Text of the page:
Why You Should Visit Jacksonville, N.C., This Summer

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Editor’s note: After publication of this article, Basefest was cancelled for 2019. 

It’s not easy getting goosebumps in the coastal North Carolina summertime – unless it’s from national pride inspired by an Independence Day or patriotic summer visit to Jacksonville.

Home of U.S. Marine Corps Base Camp Lejeune, the city boasts an impressive number of military memorials as well as shopping, diverse dining and other attractions, many owned and operated by veterans.

Lejeune Memorial Gardens in Jacksonville; Photo by Jared Kay

Jacksonville’s Patriotic Pride

Lejeune Memorial Gardens is a poignant remembrance of the service members who made the ultimate sacrifice for national freedom. Open to the public near downtown, it includes several military memorials situated along beautifully landscaped trails.

“Strolling the beautiful gardens, especially in the late afternoon or early morning, is a great way to spend time in reflection,” says Susan Dosier, a team member with the Jacksonville Tourism Development Authority..

Lejeune Memorial Gardens; Photo by Jared Kay

The gardens incorporate Beirut, Vietnam Veterans, Montford Point Marine and 9/11 memorials.

The Beirut Memorial, with the words, “They Came in Peace,” honors Marines, many of whom were based at Camp Lejeune, who died on a peacekeeping mission during the Lebanese Civil War after a truck bomb exploded at their barracks in 1983. Many consider that attack to be the opening to the war on terror.

The gardens’ Vietnam Veterans Memorial is the second largest in the nation after the one in Washington, D.C. It’s one of just a few to list all the names of the fallen, which are alphabetically etched in glass.

The Montford Point Marine Memorial commemorates the first African-American Marines who fought for the right to fight between 1942 and 1949. Although no record of names or exact numbers exists for those who served, a wall of nearly 20,000 stars represent the soldiers who were awarded – many posthumously – the Congressional Gold Medal.

The 9/11 Memorial Beam, the first taken from New York City, arrived via NYC fire engine transport and was presented in appreciation for the Lejeune-based Marines, who were the first to invade Afghanistan following the 2001 terrorist attacks.

Another memorable feature – an eagle, globe and anchor statue – marks the entryway for the future Museum of the Marine.

The Freedom Fountain stands a short walk away from the gardens to honor all troops who’ve passed through Onslow County. It includes 54 columns of water – one for each state, one for each government branch and a large, central column representing freedom. At night, it often glows with red, white and blue illumination.

Family Fun in Jacksonville

Jacksonville has a wide variety of nonmilitary, outdoor-oriented, family-friendly attractions too. Go on a guided fishing boat excursion, visit the new Zing Zumm Children’s Museum, go kayaking or paddle boarding, or feed farm animals.

The New River flows 55 to 65 miles before emptying into the Atlantic, and several expert fishing guides offer tours year round.

SEE ALSO: How Surf School Helps Kids With Special Needs

Zing Zumm, on New Bridge Street, focuses on interactive activities that allow kids aged toddler through 10 to learn through play, exploration and discovery, and build foundational skills.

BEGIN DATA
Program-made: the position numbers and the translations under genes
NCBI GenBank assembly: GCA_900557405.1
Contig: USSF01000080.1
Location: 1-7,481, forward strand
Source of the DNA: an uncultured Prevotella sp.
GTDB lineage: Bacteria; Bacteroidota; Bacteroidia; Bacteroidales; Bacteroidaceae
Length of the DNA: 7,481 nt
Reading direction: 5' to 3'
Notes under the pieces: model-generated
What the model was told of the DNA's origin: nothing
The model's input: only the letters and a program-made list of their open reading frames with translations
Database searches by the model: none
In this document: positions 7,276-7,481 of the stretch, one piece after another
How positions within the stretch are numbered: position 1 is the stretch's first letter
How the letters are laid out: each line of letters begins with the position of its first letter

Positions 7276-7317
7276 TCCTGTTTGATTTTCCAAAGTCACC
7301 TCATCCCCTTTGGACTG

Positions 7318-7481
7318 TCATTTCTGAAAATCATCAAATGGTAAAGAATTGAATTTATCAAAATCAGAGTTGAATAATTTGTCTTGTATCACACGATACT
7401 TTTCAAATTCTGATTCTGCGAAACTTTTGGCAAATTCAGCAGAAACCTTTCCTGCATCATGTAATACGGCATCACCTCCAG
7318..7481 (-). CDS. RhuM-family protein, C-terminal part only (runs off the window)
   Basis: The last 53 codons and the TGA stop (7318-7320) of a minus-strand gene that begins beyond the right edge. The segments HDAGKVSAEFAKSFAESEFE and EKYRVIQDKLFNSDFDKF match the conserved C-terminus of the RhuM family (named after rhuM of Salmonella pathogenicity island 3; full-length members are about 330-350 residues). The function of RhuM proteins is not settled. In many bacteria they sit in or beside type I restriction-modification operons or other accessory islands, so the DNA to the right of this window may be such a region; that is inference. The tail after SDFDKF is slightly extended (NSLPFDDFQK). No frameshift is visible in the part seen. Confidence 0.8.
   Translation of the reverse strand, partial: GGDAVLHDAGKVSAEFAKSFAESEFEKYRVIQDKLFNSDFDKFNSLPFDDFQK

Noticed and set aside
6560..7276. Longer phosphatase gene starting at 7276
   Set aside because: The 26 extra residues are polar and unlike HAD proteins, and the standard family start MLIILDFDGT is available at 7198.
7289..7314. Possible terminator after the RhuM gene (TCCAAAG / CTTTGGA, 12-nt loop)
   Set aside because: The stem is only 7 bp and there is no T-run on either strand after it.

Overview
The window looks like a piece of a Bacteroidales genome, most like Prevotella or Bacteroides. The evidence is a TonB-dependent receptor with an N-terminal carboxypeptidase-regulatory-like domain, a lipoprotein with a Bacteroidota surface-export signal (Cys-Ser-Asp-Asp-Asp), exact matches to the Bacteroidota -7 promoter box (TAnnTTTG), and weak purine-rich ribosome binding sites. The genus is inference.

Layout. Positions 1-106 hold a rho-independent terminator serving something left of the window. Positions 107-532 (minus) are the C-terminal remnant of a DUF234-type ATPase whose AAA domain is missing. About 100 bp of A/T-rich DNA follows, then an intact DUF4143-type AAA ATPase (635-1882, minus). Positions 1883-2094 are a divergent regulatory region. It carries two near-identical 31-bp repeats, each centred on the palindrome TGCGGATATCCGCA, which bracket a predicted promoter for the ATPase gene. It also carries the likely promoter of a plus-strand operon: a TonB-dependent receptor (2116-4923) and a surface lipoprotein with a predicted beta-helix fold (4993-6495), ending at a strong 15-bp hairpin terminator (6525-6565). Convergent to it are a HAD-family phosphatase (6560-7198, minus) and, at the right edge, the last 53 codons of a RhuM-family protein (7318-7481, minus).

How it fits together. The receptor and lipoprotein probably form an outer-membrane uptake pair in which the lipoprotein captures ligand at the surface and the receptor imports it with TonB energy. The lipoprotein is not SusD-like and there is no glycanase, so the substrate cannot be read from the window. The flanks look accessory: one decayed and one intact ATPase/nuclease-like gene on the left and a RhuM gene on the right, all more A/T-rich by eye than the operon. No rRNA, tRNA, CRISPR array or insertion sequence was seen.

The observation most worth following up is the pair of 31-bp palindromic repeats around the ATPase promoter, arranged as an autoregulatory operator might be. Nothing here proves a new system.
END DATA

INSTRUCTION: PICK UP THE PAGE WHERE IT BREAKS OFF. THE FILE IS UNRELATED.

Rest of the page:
Swansboro Paddle Boarding and Kayak Rental provides just that, as well as instruction and private lessons, eco-tours and boast-assisted tours.

Photo by Jared Kay

With a family-style restaurant, dinner show schedule, bakery and gift shop, Mike’s Farm presents the ultimate agritourism experience, where children can see – and even feed – chickens, turkeys, sheep, goats, donkeys, peacocks and ducks. The farm is also known for its bakery, which features 25 flavors of fudge in addition to cakes, pies and other desserts.

Jacksonville also has a number of adult-favored attractions, including an escape room, soap and spa shop, and dinner cruises.

Described as video games come to life, the Cracked It! Escape Room offers a choice of themes for small groups.

A retired Marine and his wife own Bayonet Cruises, which provides clients a bit of yachting luxury at affordable prices and selections. Couples or small groups can choose from various dinner, lunch, sunset or overnight catered options.

Photo by Jared Kay

Where to Eat in Jacksonville

With so much to see and do in Jacksonville, visitors are bound to get hungry.

At Jeff’s Burgers, Dogs & Shakes, the hand-cut fries, freshly made hamburger patties and other regional fare make the restaurant a casual favorite.

For local seafood, head to Capt. Bob Beck’s Marina Café, where kids (and likely those of all ages) will love getting to interact with its resident parrot, JoJack. As for the meal, patrons recommend the fried shrimp.

Duck’s Grille and Bar Jacksonville; Photo by Jared Kay

For delectable surf-and-turf menu options in more upscale atmospheres, try Saltwater Grill in nearby Swansboro or Duck’s Grille & Bar in Jacksonville.

See More

For more trip planning ideas, go to visitjacksonvillenc.com and onlyinonslow.com.

Locals recommend visitors with a taste for international flavor go to Marrakesh for Mediterranean cuisine and Tony’s Pizza, which is owned by a retired Marine. “It’s the real deal for Italian pizza – thin, tender crust, and one slice is a meal,” Dosier says.

Jacksonville also offers several options for getting caffeinated, and the unique liège waffles coated in pearl sugar at The Milk Road set it apart from other coffee shops.

-Tracey Hackett

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